Monday, May 28, 2018

Backup and Restore Your Linux System and Home Directory

It's a good idea to regularly back up the files on your computer in case there is ever a hard drive failure.  OSX and Windows comes with basic backup software that is very easy to use.  Simply connect and external USB drive to your computer and enable the backup software.  Google even offers the ability to back up to your Google drive so your data is stored at a different physical location.

Linux system can be backed up very simply through the use of a command line tool called rsync and with a little scripting the backup process can be automated just like it is on OSX and Windows.

Encrypting the Backup Drive

Before backing up your files, it is a good idea to encrypt the external drive where you'll be storing your backups.  This is to prevent someone from taking the external drive and accessing your files.  Use the Disks utilities and select the drive and change it to encrypt the partition.  Note that this means that in the future only a Linux system (along with the password) can access the external drive.

Backing Up the Home Directory

I create two separate backups:  system and home.  The system is to backup my system configuration while the home directory contains the users data.  There are a lot of files and directories in the home directory that doesn't need to be backed up that might be consuming a lot of disk space.  These include cached files, trash files, etc.  It's best to exclude these files and directories. 

I found this file as a good starting point for things to exclude from the home directory.  With this files (modified to your liking), use rsync to back up the home directory (this example is to back up just your own home directory):

rsync -aP --exclude-from=[exclusion file] /home/$USER [path to backup location]
Make sure that you've mounted the external drive and have the path correct.  Use the 'n' option (e.g. rsync -naP ...) to do a dryrun where it it doesn't actually copy any files so you can test first.

If it all works correctly, a crontab to automatically repeat the process can be made although you still need to mount the drive with the encryption passphrase unless you set it up where the cron job has access to the passphrase.  I just create a bash script that I run manually.

Backing Up the System

Backing up the system is very similar except there are some additional directories to exclude and the starting point is "/" instead of the home directory.  

1.  Create a file similar to the one for excluding home directories (see above).  This file is more simple since it only contains directories:
Then you'd run (again, use -n first to do a dry run):

sudo rsync -aAXv / --exclude-from=[file of excluded directories] [path to backup location]
Note that this time it uses the "sudo" command since some systems files requires SUDO privileges. 

Sunday, May 20, 2018

WebAssembly (WASM) with Go

This is the first time that I've tried to compile the Go compiler so I figure that I'll document it here for others who might be wanting to try WASM with Go before the official Go release in August.

The next release of Go (1.11) is scheduled for Aug and it will be first time WebAssembly (WASM) will be supported.  WASM will be a build target much like how one builds a binary for other machine and operating systems except that in this case the machine is a "virtual" machine that runs inside the browser.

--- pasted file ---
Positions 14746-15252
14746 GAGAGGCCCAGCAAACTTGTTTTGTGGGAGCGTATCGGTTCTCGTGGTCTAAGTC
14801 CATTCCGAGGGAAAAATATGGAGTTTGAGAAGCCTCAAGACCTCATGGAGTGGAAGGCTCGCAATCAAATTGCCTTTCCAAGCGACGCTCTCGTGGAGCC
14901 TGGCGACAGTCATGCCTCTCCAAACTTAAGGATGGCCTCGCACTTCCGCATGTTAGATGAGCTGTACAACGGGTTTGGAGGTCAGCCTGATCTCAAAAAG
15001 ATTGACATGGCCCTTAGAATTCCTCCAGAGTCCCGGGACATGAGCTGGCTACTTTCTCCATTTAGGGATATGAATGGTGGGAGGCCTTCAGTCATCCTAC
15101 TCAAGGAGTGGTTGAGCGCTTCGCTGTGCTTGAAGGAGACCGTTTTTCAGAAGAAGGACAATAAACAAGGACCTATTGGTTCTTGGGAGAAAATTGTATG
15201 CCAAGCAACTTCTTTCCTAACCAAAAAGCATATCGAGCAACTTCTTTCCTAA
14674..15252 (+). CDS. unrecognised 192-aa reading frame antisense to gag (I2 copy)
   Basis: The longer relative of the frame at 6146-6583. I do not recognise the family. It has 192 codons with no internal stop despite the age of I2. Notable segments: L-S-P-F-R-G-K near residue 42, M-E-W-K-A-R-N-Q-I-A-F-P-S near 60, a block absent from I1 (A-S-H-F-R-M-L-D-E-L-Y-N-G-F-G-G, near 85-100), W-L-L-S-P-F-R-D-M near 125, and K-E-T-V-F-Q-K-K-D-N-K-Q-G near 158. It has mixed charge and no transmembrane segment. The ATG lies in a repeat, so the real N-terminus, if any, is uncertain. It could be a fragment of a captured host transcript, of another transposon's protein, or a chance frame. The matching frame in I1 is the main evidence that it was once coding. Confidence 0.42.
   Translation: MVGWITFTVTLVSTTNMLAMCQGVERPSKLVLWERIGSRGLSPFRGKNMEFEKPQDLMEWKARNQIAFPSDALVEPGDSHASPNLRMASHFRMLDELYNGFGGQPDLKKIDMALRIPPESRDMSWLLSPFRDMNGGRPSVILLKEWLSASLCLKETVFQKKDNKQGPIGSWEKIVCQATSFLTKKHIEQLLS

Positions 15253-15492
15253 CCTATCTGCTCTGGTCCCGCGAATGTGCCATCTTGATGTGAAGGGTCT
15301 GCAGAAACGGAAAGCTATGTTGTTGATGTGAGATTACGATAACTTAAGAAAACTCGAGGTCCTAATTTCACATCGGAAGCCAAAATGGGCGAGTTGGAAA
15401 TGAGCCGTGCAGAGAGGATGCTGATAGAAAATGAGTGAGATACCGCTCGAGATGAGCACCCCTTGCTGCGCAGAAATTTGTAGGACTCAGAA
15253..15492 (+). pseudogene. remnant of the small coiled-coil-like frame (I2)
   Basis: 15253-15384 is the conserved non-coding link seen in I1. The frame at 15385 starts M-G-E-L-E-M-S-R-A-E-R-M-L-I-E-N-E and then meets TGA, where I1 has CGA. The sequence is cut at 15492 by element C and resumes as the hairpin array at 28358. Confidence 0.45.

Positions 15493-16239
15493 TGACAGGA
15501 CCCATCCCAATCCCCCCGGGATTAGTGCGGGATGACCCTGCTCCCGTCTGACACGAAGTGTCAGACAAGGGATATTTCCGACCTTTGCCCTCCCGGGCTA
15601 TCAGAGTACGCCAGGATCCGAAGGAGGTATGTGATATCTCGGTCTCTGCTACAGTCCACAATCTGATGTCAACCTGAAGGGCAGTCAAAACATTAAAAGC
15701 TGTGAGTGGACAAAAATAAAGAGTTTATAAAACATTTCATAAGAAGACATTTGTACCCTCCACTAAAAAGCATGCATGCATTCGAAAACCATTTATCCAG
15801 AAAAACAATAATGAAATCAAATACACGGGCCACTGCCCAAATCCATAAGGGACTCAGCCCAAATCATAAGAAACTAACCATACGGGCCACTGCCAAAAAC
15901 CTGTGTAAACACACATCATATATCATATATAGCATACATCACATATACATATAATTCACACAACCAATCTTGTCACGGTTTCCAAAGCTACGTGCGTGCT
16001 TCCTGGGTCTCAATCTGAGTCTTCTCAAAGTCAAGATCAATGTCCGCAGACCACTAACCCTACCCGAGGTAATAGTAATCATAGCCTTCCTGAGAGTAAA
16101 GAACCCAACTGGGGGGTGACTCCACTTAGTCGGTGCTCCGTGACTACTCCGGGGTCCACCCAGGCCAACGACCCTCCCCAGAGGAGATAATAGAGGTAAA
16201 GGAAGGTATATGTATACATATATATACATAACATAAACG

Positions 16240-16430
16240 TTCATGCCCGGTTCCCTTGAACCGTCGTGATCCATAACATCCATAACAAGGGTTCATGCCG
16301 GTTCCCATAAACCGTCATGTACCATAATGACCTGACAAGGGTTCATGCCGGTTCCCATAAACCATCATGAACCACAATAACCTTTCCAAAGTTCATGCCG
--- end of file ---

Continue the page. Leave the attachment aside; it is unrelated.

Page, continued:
I've been very excited for WASM and I've been eagerly waiting for the time when I can use Go to write WASM.  The branch for the 1.11 release has is now locked for only bug fixes so I figured that it might be a good time to try writing a WASM code with Go.

Note that this first release for WASM isn't going to be "production" ready.  I don't think it'll be very optimized and WASM itself is only at its MVP release it doesn't allow WASM code direct access to the DOM or the browser APIs so all calls is still going through JavaScript.

Unfortunately, as of this writing, the code in the Go repo doesn't work for WASM.  The work on WASM for Go is primarily being done by Richard Musiol (neelance), the author of GopherJS, so I decided to get the version Go from this GitHub repo.

First, you will need a version of Go on your system to compile the source.  The easiest way is to download and install the binary distribution from the main Go website.

Until 1.11 is released to get WASM is to build from source.

git clone
cd go
Once you have the source, it's time to compile it.

cd src
If everything is built correctly then there will be a new "go" binary in ../bin.  Also, there are two files to help you get started with loading future WASM files in ../misc/wasm.

Create a test.go file:

package main

func main() {
    println("hello, wasm")
Compile to WASM with:

GOOS=js GOARCH=wasm go build -o test.wasm test.go
Make sure you're running the go command that you've just built and not the version that you installed originally.

In the same directory with your test.wasm file, copy over wasm_exec.html and wasm_exec.js from misc/wasm.

The browser will expect the test.wasm file to be served with a MIME of application/wasm so you'll need to add the following to your /etc/mime.types file:

application/wasm wasm
To run it in your browser, you'll need to have a web server.  Creating one with Go is easy, or you can also use Python with the following command.

python -m SimpleHTTPServer

Point your browser to your web server and load wasm_exec.html.  Click on the button and you should see "hello, wasm" appear in the browser's console.

I've been experimenting with WASM here.